Collaboration. Cooperation. Conservation. -- three principles that should guide our conservation efforts as we strive to preserve the world’s critically endangered biological heritage.
Collaboration means weaving the contributions of each zoo, NGO, governmental agency and other organizations into a larger, richer fabric than any of our single threads. In this way, the effect of each contribution is expanded far beyond a single contribution or its simple monetary value. The Saint Louis Zoo’s WildCare Institute with its 180+ partners represents an enduring and fruitful collaboration-- the combination of partners’ efforts is much greater than the contribution of any single zoo or institution.
Cooperation is evident by the number of other organizations coming together in a holistic approach that addresses research, conservation action and community development. For example, the Madagascar Fauna and Flora Group (MFG) brings together 27 members from five continents, including researchers from the University of Turin, to study amphibians; foundations in Switzerland to support community education; and a post-graduate program for a Malagasy veterinarian at the University of St. Louis Missouri, to name a few. With so many endangered species and habitats, the vast scope of current conservation requires this holistic approach that positions zoos and aquariums as critical partners and leaders in these efforts. We are an important part of the conservation equation with an unparalleled constituent base.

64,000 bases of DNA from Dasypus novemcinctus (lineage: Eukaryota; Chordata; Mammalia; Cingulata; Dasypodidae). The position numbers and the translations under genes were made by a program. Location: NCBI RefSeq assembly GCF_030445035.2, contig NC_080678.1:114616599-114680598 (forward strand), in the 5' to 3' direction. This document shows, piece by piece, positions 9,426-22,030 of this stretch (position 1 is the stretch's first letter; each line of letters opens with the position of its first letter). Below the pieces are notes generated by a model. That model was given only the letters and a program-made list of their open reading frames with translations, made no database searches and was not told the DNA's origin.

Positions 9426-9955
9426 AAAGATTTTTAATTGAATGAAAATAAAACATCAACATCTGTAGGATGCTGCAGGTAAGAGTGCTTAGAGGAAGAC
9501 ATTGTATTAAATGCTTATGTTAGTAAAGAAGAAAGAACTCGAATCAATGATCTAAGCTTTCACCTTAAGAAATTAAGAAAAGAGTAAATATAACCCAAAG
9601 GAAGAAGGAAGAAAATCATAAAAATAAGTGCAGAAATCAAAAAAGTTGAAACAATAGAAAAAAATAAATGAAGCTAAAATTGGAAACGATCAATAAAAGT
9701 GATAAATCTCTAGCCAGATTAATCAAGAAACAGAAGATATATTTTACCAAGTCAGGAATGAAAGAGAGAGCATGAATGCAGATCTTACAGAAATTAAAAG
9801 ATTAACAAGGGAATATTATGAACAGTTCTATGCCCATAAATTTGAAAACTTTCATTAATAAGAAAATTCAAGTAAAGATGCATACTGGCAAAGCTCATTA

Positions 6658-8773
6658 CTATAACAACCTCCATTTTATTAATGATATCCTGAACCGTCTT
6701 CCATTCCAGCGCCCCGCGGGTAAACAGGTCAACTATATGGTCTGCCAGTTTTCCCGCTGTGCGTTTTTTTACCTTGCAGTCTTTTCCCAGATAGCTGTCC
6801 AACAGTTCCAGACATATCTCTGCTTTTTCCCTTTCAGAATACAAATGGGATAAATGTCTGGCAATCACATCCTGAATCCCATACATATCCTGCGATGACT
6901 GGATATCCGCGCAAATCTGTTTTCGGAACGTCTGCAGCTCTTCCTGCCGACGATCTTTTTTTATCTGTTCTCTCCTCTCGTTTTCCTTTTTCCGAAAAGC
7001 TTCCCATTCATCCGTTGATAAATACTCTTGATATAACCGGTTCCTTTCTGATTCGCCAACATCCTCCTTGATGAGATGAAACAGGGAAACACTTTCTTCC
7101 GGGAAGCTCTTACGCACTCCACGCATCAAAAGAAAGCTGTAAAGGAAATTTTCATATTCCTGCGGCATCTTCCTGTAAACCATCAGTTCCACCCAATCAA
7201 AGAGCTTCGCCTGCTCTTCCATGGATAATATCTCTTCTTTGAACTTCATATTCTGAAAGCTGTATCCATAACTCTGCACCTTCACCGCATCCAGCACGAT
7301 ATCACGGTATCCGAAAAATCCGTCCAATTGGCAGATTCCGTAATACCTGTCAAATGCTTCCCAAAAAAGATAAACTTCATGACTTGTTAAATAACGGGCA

Conservation is evident in the four “pillars” of MFG’s actions which can apply to any conservation program: Conservation Action, Capacity Building, Environmental Education and Conservation Research. Together, they create a multi-faceted “One Plan” approach to conservation. Beyond protecting species and habitat, our work with local communities should be seen not as part of the conservation challenge, but as part of the solution. As Dr. Emile Tsizaraina, former Governor of Toamasina Province, Madagascar, has said, “For biodiversity to win, poverty must lose.”
Collaboration. Cooperation. Conservation. These principles are critical to addressing the many difficult and challenging conservation concerns we face now and in the foreseeable future. As some institutions seek sole “ownership” in individual programs, we must recognize that collaboration and conservation are a better approach, embracing teamwork that can most effectively advance conservation. In coordinated efforts such as the Madagascar Fauna and Flora Group, the Snow Leopard Trust, Sahara Conservation Fund, Grevy’s Zebra Trust, Tree Kangaroo Conservation Program and many, many others, each member of the group can implement these principles, not only by taking credit for specific portions of the group’s efforts, but also by taking “ownership” of the entire program. For when collaboration and cooperation drive our actions, then every institution, and most importantly, conservation is the winner.